The final rule revises DFARS 234.7002 addressing the circumstances in which major weapon systems, subsystems of major weapon systems, and their components and spare parts may be treated as commercial items. The rule harmonizes the DFARS with the statutory requirements at 10 U.S.C. § 2379, as amended by the FY 2016 NDAA. For example, the final rule eliminates provisions that previously made status as a commercial item dependent upon a contracting officer determination that the offeror has fully supported price reasonableness. As with DFARS 212.209 and 215.404-1, discussed above, the final rule for major weapons systems employs the same hierarchy that contracting officers are to follow when making price reasonableness determinations, in order to minimize the data required from offerors. See DFARS 234.7002(d). To this, however, the rule for major weapons systems adds an express prohibition on obtaining uncertified cost data for commercially available off-the-shelf (COTS) items, and requires a written determination from the head of the contracting activity before such information can be obtained for any other item developed exclusively at private expense. DFARS 234.7002(d)(4).
The Final Rule revises DFARS 239.101 (48 C.F.R. § 239.101) to implement section 855(a)(1) of the FY 2016 NDAA. Under this revised rule, contracting officers are now prohibited from entering into a contract in excess of the simplified acquisition threshold for information technology products or services that are not commercial items, unless the head of the contracting activity determines in writing that there are no suitable commercial items to meet the agency’s needs, as determined by market research. This provision reinforces DoD’s preference for buying commercial, while encouraging and expanding the use of commercial item authorities.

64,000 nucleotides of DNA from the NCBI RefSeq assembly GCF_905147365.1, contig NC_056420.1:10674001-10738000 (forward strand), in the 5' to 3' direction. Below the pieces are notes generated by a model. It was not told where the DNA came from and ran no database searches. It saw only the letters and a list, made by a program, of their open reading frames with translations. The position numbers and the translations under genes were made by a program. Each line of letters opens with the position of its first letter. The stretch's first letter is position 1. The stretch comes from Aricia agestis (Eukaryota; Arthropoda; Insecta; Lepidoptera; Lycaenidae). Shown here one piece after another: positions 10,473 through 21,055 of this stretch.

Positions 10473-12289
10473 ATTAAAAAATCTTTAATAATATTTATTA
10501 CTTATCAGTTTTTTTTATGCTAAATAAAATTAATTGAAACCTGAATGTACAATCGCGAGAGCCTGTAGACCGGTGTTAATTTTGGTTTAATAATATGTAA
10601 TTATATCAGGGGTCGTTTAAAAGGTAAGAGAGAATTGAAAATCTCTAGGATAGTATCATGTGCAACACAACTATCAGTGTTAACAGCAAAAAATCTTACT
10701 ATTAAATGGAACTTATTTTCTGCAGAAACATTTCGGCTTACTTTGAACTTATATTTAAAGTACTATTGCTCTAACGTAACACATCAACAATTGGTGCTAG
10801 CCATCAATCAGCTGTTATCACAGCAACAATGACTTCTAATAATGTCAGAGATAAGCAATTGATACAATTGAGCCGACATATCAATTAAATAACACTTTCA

Examination of Books and Records / Divergence from FAR
The final rule adds a new DFARS clause, DFARS 252.215-7010, Requirements for Certified Cost or Pricing Data and Data Other Than Certified Cost or Pricing Data, to be used in solicitations (including solicitations using FAR part 12 procedures for the acquisition of commercial items) when it is “reasonably certain that the submission of certified cost or pricing data or data other than certified cost or pricing data will be required.” Most terms of this new clause have been discussed above; however, an additional aspect of this new DFARS clause is notable. In particular, the clause includes a provision partially mirroring FAR 52.215-20(a)(2), stating that:
The Offeror grants the Contracting Officer or an authorized representative the right to examine, at any time before award, books, records, documents, or other directly pertinent records to verify any request for [a commercial item] exception under this provision and to determine the reasonableness of price.
FAR 52.215-20(a)(2); DFARS 252.215-7010(b)(2). In part reflecting the DoD decision to conjoin the commercial item determination with the government’s price reasonableness determination, however, DoD has excluded a statement in the FAR clearly stating that “for items priced using catalog or market prices . . . this access does not extend to cost or profit information or other data relevant solely to the offeror’s determination of the prices to be offered in the catalog or marketplace.” FAR 52.215-20(a)(2).
Prohibition on clauses limiting access to data
The final rule revises DFARS 215.402, Pricing Policy, to implement section 831 of the Fiscal Year 2013 NDAA. Among other things, this provision provides that the contracting officer cannot “limit the Government’s ability to obtain any data that may be necessary to support a determination of fair and reasonable pricing by agreeing to contract terms that preclude obtaining necessary supporting information.” Stated otherwise, this language “is intended to prohibit DoD contracting officers from agreeing to contract terms that preclude obtaining supporting information that may be necessary to support a determination of fair and reasonable pricing.” 83 Fed. Reg. 4431, 4434 (Jan. 31, 2018).
With publication of this final rule, DoD appears generally to have conformed to the express requirements in the implemented NDAA provisions. Unfortunately, however, DoD has missed a number of opportunities to better implement the spirit of those requirements and to avoid the unnecessary or burdensome demands that deter commercial suppliers from entering the government market.